Ken Ramsauer memorial (participants holding signs reflecting the…

Ken Ramsauer memorial (participants holding signs reflecting the growing number of AIDS victims), Central Park, New York City, June 13, 1983. Photo © Alon Reininger.
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On June 13, 1983, thirty-four years ago today, more than fifteen hundred people gathered in New York City’s Central Park to honor Ken Ramsauer, a New York City hardware store manager and activist who died of AIDS-related illness on May 23, 1983.
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Days before his death, Ramsauer gave a nationally televised interview to Geraldo Rivera on the growing AIDS crisis, bringing much-needed visibility to those living with the disease, and making Ramsauer, as the New York Times described him, “a national symbol of the discrimination and pain suffered by victims of a condition that ravages the body’s immune system.”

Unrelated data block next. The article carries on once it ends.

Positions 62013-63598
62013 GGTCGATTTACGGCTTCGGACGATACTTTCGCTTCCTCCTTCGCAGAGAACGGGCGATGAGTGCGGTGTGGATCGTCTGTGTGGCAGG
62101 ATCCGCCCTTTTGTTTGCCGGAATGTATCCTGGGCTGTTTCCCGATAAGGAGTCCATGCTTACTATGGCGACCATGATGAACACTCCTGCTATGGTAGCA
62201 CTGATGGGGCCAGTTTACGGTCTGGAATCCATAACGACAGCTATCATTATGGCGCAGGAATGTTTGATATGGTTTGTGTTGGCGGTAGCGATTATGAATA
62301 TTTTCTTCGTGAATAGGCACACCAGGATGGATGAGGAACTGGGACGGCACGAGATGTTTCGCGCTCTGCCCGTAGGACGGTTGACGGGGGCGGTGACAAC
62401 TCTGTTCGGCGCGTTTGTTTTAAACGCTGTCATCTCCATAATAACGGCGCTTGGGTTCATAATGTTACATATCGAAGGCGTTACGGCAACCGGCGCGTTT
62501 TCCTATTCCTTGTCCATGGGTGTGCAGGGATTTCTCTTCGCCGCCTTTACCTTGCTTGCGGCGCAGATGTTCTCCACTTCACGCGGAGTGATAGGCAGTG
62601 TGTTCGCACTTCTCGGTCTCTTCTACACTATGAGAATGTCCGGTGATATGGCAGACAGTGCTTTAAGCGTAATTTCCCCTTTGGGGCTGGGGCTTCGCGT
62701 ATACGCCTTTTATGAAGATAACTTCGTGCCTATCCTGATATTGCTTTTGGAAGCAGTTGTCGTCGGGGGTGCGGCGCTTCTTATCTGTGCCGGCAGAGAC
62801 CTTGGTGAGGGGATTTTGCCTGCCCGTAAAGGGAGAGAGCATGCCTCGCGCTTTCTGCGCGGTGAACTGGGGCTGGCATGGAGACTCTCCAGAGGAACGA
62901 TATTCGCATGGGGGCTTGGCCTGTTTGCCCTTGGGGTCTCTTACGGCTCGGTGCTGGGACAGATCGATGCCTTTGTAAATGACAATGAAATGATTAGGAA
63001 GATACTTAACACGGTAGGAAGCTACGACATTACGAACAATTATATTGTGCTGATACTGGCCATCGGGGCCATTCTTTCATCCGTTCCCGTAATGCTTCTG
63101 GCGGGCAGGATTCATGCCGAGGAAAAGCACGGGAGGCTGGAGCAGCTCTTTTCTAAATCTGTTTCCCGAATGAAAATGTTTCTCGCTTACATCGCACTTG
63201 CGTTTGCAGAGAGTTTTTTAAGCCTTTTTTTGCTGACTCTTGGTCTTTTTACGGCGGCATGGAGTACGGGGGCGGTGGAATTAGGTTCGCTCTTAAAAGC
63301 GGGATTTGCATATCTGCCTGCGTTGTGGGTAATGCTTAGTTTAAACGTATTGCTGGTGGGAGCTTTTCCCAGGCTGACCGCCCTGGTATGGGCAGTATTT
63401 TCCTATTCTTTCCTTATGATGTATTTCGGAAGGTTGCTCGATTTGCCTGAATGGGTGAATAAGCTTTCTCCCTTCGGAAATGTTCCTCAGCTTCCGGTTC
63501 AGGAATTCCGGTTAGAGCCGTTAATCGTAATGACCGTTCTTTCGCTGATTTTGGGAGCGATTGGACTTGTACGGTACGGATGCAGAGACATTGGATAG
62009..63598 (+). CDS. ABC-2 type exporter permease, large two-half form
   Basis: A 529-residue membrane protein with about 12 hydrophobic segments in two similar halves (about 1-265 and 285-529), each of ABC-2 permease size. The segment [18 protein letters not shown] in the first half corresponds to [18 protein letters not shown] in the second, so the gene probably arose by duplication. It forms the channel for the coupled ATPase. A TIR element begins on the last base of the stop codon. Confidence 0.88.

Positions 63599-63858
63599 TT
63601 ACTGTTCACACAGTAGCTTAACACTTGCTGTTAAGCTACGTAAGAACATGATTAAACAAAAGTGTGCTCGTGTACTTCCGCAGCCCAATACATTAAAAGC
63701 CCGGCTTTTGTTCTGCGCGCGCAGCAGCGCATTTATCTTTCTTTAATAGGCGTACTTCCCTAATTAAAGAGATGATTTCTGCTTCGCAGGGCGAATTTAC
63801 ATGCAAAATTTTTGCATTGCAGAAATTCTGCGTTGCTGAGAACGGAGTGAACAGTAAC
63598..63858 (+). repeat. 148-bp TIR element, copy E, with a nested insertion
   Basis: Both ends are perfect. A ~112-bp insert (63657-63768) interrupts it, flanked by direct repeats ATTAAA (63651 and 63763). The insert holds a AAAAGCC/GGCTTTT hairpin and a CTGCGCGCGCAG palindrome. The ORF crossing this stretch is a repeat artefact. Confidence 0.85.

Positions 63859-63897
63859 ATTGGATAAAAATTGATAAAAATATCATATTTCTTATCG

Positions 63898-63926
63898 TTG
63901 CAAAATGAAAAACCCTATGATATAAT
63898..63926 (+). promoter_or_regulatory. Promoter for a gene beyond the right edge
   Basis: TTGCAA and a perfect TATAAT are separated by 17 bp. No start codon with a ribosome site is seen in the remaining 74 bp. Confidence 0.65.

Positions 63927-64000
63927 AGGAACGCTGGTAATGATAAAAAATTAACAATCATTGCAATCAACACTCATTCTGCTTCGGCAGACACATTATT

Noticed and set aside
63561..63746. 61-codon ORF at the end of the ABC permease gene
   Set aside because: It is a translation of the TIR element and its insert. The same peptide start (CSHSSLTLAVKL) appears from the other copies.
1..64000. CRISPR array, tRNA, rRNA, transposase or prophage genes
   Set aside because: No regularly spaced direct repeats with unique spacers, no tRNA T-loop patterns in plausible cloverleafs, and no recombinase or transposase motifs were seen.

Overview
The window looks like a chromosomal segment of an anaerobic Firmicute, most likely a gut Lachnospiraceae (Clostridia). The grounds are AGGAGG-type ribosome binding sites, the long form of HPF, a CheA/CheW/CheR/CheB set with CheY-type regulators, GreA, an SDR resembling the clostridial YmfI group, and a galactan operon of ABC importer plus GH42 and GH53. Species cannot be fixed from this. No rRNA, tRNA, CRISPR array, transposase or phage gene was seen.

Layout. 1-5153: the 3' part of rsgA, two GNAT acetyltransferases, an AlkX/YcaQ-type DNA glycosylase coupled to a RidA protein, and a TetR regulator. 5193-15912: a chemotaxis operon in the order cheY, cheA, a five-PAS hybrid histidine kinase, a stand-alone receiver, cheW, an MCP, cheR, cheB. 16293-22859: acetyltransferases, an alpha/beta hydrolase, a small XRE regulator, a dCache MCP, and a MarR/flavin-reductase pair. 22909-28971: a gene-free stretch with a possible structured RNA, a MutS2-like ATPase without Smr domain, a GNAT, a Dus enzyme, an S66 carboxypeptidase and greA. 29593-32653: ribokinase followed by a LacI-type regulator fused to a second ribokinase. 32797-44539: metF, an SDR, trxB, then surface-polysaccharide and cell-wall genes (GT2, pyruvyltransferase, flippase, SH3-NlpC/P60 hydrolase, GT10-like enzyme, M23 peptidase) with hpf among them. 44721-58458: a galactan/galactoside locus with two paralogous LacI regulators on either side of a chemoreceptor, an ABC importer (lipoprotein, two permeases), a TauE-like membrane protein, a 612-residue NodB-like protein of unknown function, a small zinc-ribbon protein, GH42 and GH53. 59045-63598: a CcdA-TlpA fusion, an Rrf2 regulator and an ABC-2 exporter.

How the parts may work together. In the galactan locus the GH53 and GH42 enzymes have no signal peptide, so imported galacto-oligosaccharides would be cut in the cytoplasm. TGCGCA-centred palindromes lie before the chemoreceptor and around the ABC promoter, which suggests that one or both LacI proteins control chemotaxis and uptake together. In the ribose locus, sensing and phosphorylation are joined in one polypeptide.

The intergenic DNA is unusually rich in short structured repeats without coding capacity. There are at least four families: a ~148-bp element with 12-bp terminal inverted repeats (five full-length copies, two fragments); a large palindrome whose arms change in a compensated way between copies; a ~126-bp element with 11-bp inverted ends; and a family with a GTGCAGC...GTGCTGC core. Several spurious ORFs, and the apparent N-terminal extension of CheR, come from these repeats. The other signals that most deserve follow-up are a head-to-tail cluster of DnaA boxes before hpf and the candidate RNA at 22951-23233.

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Mourners at the memorial raised candles and held numbered signs to reflect the growing number of New Yorkers lost to AIDS. In a speech, Rivera said that Ramsauer “wanted society to know the discrimination and negative publicity that has allowed this disease a mortal head start.”
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The Ramsauer memorial was one of the first highly-visible events honoring victims of the epidemic. #lgbthistory #HavePrideInHistory #NeverForget #NeverAgain #KenRamsauer #Resist (at Central Park)